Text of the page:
to the vocational expert. The Defendant has objected to that recommendation.
STANDARD OF REVIEW
When a party makes a timely and specific objection to a portion of a magistrate judge’s
Report and Recommendation, the district court applies a de novo review to the issues raised on
objection. 28 U.S.C. § 636(b)(1); United States v. Raddatz, 447 U.S. 667, 674-75 (1980). The
court may accept, reject, or modify, in whole or in part, the findings or recommendations of the
magistrate judge. Id.
However, the district court may review the ALJ’s final decision only in order to
determine “whether that decision is supported by substantial evidence.” Hartranft v. Apfel, 181
F.3d 358, 360 (3d Cir. 1999) (citing 42 U.S.C. § 405(g)). Stated differently, the court “is bound
by the ALJ’s findings of fact if they are supported by substantial evidence on the record.”
Plummber v. Apfel, 186 F.3d 422, 427 (3d Cir. 1999). “Substantial evidence ‘does not mean a
large or considerable amount of evidence, but rather such relevant evidence as a reasonable mind
might accept as adequate to support a conclusion.’” Hartranft, 181 F.3d at 360 (quoting Pierce v.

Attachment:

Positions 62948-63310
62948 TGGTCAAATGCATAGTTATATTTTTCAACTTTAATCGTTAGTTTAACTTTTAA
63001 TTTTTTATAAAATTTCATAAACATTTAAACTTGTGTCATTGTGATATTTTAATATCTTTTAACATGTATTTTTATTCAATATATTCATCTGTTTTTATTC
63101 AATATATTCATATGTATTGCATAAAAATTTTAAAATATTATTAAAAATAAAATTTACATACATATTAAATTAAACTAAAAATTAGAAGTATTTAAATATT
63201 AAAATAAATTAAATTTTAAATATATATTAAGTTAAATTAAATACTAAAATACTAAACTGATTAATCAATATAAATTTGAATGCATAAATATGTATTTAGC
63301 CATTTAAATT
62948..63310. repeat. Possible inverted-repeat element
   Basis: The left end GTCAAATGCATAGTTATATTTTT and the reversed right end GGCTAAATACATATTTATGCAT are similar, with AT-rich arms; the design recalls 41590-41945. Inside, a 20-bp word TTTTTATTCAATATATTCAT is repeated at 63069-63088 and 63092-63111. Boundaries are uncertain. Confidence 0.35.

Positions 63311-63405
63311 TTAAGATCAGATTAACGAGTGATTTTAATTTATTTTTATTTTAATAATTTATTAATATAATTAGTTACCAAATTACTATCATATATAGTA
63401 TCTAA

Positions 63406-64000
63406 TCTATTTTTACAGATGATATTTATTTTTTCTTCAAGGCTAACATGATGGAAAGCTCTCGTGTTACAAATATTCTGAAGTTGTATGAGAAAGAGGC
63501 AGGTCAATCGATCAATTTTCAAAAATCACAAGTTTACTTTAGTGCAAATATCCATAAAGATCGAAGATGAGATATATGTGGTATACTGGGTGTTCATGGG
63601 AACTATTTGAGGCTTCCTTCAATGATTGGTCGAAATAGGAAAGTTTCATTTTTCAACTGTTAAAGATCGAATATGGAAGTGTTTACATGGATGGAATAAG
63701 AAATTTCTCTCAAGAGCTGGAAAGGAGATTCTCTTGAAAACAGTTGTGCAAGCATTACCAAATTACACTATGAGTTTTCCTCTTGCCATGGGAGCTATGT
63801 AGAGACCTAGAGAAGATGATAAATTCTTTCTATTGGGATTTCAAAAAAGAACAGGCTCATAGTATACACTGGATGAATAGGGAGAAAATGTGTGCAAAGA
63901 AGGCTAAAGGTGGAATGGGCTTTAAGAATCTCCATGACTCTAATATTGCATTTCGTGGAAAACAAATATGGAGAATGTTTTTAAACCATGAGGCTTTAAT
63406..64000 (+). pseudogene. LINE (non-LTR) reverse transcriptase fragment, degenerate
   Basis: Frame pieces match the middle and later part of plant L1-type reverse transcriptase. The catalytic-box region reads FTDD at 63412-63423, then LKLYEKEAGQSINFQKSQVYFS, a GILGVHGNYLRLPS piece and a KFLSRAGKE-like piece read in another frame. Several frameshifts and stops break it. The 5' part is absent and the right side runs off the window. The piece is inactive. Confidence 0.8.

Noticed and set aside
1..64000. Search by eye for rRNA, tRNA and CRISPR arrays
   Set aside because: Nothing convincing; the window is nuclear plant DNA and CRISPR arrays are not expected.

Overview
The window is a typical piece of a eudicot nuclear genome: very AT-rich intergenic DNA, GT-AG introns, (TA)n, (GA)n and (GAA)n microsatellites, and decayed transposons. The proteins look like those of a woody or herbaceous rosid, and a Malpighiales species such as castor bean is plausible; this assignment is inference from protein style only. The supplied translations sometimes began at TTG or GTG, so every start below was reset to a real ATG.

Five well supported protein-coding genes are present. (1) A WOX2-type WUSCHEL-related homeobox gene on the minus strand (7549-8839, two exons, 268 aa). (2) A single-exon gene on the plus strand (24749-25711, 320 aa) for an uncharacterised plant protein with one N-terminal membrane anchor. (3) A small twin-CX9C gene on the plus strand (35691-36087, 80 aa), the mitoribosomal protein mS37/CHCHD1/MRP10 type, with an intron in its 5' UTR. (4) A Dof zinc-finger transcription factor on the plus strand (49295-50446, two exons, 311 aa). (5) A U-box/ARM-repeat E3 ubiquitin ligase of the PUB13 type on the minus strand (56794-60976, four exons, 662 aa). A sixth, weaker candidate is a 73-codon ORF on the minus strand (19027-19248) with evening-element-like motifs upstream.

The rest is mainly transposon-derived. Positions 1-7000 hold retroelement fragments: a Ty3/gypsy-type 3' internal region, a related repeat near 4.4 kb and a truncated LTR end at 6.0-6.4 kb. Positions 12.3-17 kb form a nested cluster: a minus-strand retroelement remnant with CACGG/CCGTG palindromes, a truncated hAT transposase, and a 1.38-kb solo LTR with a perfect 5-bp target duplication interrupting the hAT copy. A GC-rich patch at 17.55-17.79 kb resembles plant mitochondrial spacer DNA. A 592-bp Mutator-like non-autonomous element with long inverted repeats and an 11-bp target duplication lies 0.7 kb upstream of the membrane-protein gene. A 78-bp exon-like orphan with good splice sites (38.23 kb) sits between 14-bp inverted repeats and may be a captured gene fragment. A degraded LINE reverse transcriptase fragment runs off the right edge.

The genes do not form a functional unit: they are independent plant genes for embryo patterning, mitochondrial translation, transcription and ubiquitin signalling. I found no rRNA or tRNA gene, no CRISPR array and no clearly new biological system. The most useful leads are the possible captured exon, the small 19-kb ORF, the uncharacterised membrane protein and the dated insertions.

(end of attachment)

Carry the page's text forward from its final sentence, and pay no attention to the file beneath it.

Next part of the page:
Underwood, 487 U.S. 552 (1988)). The court may not “weigh the evidence,” Williams v.
Sullivan, 970 F.2d 1178, 1183 (3d Cir. 1992), and “will not set the Commissioner’s decision
aside if it is supported by substantial evidence, even if [the court] would have decided the factual
inquiry differently,” Hartranft, 181 F.3d at 360.
An ALJ’s decision must present sufficient explanation of his or her final determination to
provide a reviewing court with the benefit of the factual basis underlying the ultimate disability
finding. Cotter v. Harris, 642 F.2d 700, 704-05 (3d Cir. 1981) (citing S.E.C. v. Chenery Corp.,
318 U.S. 80, 94 (1943)). While the ALJ need only discuss the most pertinent, relevant evidence
bearing upon a claimant’s disability status, the ALJ must provide sufficient discussion to allow
the court to determine whether any rejection of potentially significant, probative evidence was
proper. Johnson v. Comm’r of Soc. Sec., 529 F.3d 198, 203-04 (3d Cir. 2008) (citing Burnett v.
Comm’r of Soc. Sec., 220 F.3d 112, 121 (3d Cir. 2000); Cotter, 642 F.2d at 706).